The US state of California has been experiencing one of the worst wildfire seasons in its history for several weeks now, as the ”Dixie” fire ravages huge parts of the Californian north.
The thick smoke that held down temperatures in the last few days began to clear on Sunday from the scenic forestlands of Northern California as firefighters battling the largest single wildfire in state history braced for a return of fire-friendly weather, the Voice of America reported on Monday.
California Wildfires Fueled by Hot Weather
‘The winds are not expected to reach the terrifying speeds that helped the Dixie Fire explode in size last week; however, they are still a concern for firefighters working in unprecedented conditions to protect thousands of homes, according to the VOA.
Mark Brunton, operations section chief for the California Department of Forestry and Fire Protection said in an online briefing Sunday morning that the live trees that ”are out there now have a lower fuel moisture than you would find when you go to a hardware store or a lumber yard and get that piece of lumber that’s kiln-dried.”
“It’s that dry, so it doesn’t take much for any sort of embers, sparks, or small flaming front to get that going,” he added.
Fueled by very strong winds and the dry vegetation of the region, the fire has already burned much of the town of Greenville, California.
This took place on Wednesday and Thursday, destroying a total of 370 homes and structures and threatening nearly 14,000 buildings in the northern Sierra Nevada.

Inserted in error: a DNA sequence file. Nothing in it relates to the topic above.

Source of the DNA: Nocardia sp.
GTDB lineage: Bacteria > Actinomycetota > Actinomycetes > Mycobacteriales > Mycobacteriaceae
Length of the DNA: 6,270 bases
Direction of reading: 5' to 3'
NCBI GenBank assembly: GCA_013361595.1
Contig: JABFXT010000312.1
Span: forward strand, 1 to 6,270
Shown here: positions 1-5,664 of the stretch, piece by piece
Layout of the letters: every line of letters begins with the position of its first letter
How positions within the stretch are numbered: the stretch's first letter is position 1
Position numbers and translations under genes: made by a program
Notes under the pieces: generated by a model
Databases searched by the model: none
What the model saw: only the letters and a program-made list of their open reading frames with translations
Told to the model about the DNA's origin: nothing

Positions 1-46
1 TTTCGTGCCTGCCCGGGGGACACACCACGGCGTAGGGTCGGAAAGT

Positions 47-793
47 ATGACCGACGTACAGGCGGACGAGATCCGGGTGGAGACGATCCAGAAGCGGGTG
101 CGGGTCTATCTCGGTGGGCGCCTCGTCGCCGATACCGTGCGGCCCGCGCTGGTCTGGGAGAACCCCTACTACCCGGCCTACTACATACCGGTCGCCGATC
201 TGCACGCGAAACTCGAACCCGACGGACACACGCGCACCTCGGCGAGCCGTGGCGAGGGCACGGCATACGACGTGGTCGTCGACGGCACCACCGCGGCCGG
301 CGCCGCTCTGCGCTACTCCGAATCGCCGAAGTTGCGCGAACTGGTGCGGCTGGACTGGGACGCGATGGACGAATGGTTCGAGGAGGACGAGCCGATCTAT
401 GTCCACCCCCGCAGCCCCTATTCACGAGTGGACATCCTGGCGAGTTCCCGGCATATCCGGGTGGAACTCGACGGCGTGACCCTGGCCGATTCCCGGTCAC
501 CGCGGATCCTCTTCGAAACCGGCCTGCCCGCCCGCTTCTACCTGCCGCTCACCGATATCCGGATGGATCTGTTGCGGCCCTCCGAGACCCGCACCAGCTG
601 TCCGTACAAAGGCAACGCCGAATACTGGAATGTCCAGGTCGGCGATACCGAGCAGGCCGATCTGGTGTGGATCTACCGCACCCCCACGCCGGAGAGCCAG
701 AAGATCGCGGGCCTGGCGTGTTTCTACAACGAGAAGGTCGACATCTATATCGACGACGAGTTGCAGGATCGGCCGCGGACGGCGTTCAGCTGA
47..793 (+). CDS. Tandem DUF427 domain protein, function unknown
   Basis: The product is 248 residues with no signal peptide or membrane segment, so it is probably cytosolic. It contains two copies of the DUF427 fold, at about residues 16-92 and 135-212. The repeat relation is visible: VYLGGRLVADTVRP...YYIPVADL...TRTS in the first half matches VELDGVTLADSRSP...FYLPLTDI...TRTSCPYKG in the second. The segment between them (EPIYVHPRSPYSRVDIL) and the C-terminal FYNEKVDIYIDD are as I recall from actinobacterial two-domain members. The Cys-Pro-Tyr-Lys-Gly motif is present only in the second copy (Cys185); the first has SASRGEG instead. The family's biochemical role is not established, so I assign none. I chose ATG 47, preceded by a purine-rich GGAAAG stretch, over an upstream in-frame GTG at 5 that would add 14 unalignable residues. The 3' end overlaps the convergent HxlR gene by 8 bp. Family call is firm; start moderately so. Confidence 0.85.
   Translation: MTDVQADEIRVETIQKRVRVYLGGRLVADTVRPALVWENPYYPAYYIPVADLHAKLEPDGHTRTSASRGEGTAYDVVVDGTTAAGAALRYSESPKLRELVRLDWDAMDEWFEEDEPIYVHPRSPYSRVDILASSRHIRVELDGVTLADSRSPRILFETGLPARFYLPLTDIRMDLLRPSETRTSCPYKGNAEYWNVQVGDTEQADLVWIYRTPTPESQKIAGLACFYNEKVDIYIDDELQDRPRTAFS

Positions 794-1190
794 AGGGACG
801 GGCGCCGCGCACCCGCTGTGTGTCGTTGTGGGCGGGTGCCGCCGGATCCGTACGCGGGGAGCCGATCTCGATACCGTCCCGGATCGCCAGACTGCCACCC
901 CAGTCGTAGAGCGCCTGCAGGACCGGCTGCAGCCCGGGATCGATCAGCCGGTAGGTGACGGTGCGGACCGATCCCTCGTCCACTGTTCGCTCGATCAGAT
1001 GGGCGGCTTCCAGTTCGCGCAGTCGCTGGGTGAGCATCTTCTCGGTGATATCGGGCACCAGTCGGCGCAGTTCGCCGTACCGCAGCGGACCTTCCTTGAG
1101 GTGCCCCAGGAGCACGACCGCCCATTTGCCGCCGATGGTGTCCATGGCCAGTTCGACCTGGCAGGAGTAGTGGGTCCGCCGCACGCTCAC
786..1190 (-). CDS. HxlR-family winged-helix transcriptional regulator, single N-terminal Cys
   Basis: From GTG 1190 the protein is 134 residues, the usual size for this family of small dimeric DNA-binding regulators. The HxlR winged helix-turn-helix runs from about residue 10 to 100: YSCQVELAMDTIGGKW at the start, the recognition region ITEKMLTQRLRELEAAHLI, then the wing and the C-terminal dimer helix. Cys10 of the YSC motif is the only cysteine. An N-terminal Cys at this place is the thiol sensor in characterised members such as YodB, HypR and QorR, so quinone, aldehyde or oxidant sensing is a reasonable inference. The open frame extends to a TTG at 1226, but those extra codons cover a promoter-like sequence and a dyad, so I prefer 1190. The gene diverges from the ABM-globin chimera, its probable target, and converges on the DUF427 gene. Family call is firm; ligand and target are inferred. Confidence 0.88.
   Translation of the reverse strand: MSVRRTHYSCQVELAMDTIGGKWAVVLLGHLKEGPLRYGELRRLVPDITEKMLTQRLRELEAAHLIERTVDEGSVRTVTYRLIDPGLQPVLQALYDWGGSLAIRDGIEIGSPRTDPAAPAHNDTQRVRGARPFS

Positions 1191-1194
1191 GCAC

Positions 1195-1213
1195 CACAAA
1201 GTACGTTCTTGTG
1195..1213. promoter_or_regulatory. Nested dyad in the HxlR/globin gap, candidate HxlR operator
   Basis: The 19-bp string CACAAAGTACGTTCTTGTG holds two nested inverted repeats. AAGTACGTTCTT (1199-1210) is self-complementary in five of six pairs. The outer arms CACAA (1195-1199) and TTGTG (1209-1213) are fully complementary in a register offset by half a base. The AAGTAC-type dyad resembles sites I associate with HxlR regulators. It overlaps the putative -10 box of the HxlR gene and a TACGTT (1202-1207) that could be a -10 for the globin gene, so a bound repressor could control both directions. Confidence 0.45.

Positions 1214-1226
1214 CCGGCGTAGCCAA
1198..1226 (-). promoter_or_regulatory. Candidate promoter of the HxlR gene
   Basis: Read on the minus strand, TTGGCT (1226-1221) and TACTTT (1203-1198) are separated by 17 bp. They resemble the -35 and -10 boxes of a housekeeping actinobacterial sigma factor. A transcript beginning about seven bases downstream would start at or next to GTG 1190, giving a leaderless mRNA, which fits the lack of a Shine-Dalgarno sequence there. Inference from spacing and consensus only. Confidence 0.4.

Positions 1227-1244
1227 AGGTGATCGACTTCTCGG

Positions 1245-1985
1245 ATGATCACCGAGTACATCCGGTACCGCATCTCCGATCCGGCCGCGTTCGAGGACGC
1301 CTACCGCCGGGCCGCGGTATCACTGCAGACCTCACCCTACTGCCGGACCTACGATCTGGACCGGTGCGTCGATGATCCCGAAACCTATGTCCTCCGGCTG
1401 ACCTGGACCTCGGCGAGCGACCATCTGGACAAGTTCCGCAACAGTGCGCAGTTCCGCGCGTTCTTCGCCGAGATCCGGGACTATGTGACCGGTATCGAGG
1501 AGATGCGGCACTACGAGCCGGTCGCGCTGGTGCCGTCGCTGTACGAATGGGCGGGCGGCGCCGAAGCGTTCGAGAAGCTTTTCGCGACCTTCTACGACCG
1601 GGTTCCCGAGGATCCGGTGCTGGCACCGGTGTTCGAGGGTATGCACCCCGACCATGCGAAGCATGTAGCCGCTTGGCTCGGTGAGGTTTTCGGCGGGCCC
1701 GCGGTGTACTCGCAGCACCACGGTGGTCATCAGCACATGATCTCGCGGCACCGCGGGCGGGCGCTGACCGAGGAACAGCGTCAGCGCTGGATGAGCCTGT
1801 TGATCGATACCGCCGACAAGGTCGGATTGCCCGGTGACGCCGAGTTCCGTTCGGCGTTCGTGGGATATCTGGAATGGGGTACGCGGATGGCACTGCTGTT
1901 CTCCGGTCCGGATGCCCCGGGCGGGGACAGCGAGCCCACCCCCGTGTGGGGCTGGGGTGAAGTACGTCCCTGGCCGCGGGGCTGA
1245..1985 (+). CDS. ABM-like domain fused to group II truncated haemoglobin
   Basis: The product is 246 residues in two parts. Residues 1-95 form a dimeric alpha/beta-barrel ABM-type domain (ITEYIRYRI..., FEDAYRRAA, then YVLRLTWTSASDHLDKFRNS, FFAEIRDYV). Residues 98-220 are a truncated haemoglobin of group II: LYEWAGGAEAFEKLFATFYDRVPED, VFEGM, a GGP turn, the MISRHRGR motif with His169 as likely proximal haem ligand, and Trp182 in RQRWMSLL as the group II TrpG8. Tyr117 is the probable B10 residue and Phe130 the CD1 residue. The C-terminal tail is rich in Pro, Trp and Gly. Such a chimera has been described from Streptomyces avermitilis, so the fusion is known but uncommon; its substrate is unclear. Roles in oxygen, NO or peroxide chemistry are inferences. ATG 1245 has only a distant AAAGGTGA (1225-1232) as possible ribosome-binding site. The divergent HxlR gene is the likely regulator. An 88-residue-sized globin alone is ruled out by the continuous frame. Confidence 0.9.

The Dixie Fire, named for the road where it started nearly a month ago, grew overnight to an area of 1,875 square kilometers (725 square miles) on Sunday morning.
According to CalFire, only 21 percent of its total area was contained.
Residents Refuse to Evacuate — Similar to What is Happening in Greece
The Los Angeles Times reported on Saturday that many residents in the region refuse to leave their properties when local authorities reach them to ask them to evacuate for their own safety.
The Dixie Fire’s movement northeastward has been slowed in part because it has reached the “scar” of an earlier blaze, the 2007 Moonlight Fire, reducing the available fuel, CalFire said in a statement over the weekend.
More than 5,000 men and women are now battling the blaze, which is sending such enormous clouds of smoke into the air that they are easily visible from space.
The Voice of America reported on Sunday that preliminary investigation has suggested the fire was started when a tree fell on a power cable owned by regional utility Pacific Gas & Company, a private operator that was earlier blamed for the huge Camp Fire in 2018, which killed 86 people.